So, in my Advanced manufacturing class at Job Corps, I will soon be learning G code. Yay!

For those who don't know, G-code is code for a CNC machine. It looks sort of like this:

Code:
O1000
T1 M6
G0 G90 G40 G21 G17 G94 G80
G54 X-75 Y-25 S500 M3  (Start Point)
G43 Z100 H1
Z5
G1 Z-20 F100
X-50 M8               (Position 1)
Y0                    (Position 2)
X0 Y50                (Position 3)
X50 Y0                (Position 4)
X0 Y-50               (Position 5)
X-50 Y0               (Position 6)
Y25                   (Position 7)
X-75                  (Position 8)
G0 Z100
M30


This is what I'll be doing. Maybe if I get good enough, I can program stuff into a 3D printer, as this is the same code. Very Happy

I'll be posting my progress in this topic, so you can all follow along and learn if you want to.
G-code is indeed cool stuff. A few of us have a passing familiarity with it from working with our 3D printers, for which it is also used. I'd imagine that our resident CAD/CAM/CNC expert, Jonimus, would know the most about G-code if you have any questions.
Well the first thing you will learn about G-Code is its standardized in the same way BASIC is standardized. Sure most machines will read G1 and G0 but once you start going beyond that it starts to differ quickly. Let us know if you have any questions about G-Code itself or with the CAM software you are using to create it.
I didn't realize that we had a in-house CNC expert. I will probably be asking a great deal of questions, but we will see, because as I am not normally allowed to be on this website during normal class time, so I may forget my questions as I will have to hop on after school time. But it's nice to know that I have someone who can help me.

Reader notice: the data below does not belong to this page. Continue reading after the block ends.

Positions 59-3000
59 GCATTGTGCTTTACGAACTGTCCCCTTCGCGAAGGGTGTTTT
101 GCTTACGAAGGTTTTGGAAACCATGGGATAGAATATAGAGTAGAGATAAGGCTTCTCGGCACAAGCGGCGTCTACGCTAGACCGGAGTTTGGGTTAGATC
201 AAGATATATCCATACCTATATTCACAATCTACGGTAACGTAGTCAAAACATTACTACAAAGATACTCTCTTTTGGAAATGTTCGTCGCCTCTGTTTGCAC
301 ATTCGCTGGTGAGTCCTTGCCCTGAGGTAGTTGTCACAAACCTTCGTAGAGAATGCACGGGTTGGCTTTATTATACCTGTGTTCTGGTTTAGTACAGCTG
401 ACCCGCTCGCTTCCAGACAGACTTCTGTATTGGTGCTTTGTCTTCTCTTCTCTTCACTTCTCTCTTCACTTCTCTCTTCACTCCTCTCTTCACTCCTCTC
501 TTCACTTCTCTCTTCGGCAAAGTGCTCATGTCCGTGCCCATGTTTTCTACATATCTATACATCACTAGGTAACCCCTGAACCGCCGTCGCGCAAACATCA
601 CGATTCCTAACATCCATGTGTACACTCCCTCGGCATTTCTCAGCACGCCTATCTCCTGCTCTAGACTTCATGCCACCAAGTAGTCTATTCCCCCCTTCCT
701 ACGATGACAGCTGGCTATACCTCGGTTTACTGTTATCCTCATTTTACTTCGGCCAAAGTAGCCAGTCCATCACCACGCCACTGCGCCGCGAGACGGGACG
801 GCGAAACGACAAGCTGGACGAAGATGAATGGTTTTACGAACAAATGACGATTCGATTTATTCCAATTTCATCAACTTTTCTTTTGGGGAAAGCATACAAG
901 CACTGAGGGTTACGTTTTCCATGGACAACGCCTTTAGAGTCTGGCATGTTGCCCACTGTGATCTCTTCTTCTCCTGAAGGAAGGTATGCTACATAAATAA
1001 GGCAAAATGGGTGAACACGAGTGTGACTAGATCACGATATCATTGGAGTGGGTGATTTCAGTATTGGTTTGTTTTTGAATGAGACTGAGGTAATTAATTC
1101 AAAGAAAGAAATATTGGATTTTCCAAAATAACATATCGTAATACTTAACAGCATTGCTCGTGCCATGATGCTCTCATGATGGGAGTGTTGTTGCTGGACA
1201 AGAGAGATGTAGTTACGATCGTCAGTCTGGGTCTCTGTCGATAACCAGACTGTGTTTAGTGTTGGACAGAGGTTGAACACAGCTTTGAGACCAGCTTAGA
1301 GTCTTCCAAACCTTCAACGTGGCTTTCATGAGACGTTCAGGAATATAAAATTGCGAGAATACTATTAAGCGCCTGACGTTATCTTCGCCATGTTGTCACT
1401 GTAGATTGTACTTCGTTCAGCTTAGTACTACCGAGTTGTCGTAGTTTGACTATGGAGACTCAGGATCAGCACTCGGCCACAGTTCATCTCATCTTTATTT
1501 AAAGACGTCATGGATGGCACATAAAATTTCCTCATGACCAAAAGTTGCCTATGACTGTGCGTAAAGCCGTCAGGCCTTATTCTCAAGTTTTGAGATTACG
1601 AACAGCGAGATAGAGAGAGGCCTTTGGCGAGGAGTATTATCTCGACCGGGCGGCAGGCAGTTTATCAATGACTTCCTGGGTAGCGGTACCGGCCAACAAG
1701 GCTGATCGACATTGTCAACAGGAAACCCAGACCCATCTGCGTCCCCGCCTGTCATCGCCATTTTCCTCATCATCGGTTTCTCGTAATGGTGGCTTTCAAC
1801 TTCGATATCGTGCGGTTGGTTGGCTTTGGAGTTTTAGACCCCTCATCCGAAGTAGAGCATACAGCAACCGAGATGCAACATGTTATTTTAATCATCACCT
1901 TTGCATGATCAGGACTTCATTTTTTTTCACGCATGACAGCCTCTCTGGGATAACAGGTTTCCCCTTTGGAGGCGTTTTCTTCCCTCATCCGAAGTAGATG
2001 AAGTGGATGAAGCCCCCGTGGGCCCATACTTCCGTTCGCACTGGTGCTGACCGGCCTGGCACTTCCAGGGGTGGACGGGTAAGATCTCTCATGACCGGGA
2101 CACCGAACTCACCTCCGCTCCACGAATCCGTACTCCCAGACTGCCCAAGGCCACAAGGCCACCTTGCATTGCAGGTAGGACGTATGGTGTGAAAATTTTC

I've already learned a bit about G-code, such as what letters mean what, and what certain commands do, like G1 is a straight-line cut, also how to input XYZ coordinates.

As for CAD/CAM program, I am using the latest edition of Mastercam X9 for Solidworks (it's a add-in in this case) to generate my G-code.
So far, I've made a reference guide. For those want to see it, here it is.

Quote:
G-code reference guide
%- must begin and end each program with this
O#####- second line of program, may designate program name
Safe codes- third line of code. Examples:
1. N5-Line number
2. G90-Absolute positioning command
3. G20-Verify Inch coordinate positioning
4. G54-Work offset positioning
5. G28-Return to Machine zero
6. G40-Cutter compensation or Cancel G41/G42/G141
7. G80-Cancel Canned Cycle
T##- Tool selection #
M06- Tool change
G43-Tool length compensator
H##- Always paired with a G43, and the # references the tool you want to compensate
S####- Spindle speed setter
M03-Turn spindle on going clockwise
G00- Rapid motion (non-cutting motion) to XYZ. DOES NOT TURN OFF UNTIL TOLD A DIFFERENT G##
G01-Straight line cut from point to point
F##- Feedrate set
G02- Clockwise arc. Needs the following:
1. Plane selected
a. G17-Arc parallel to XY-plane
b. G18- Arc parallel to ZX-plane
c. G19- Arc parallel to YZ-plane
2. Arc start position- XYZ
3. Rotation direction
a. G02-Clockwise direction
b. G03-Counterclockwise direction
4. Arc end position (G90 for absolute) or G91 for incremental
a. XYZ coordinates
5. IJK for arc end point

M05- Stop the spindle
G28- Go to machine home
M30- End the program

Made from
CNC G Code Programming: A CNC Mill Tutorial explaining G Codes - YouTube
Lately, I've started to teach my fellow classmates G-code. If anyone has any tips, they would be appreciated.

Also, is there a command for drawing a circle? Or is it just two arcs attached to each other to make a circle?
*bump*


I've learned a few things, but I will still be posting my questions here.

One such question:

Is there a command for a circle, or is it just two arcs who start/endpoints are the same?
  
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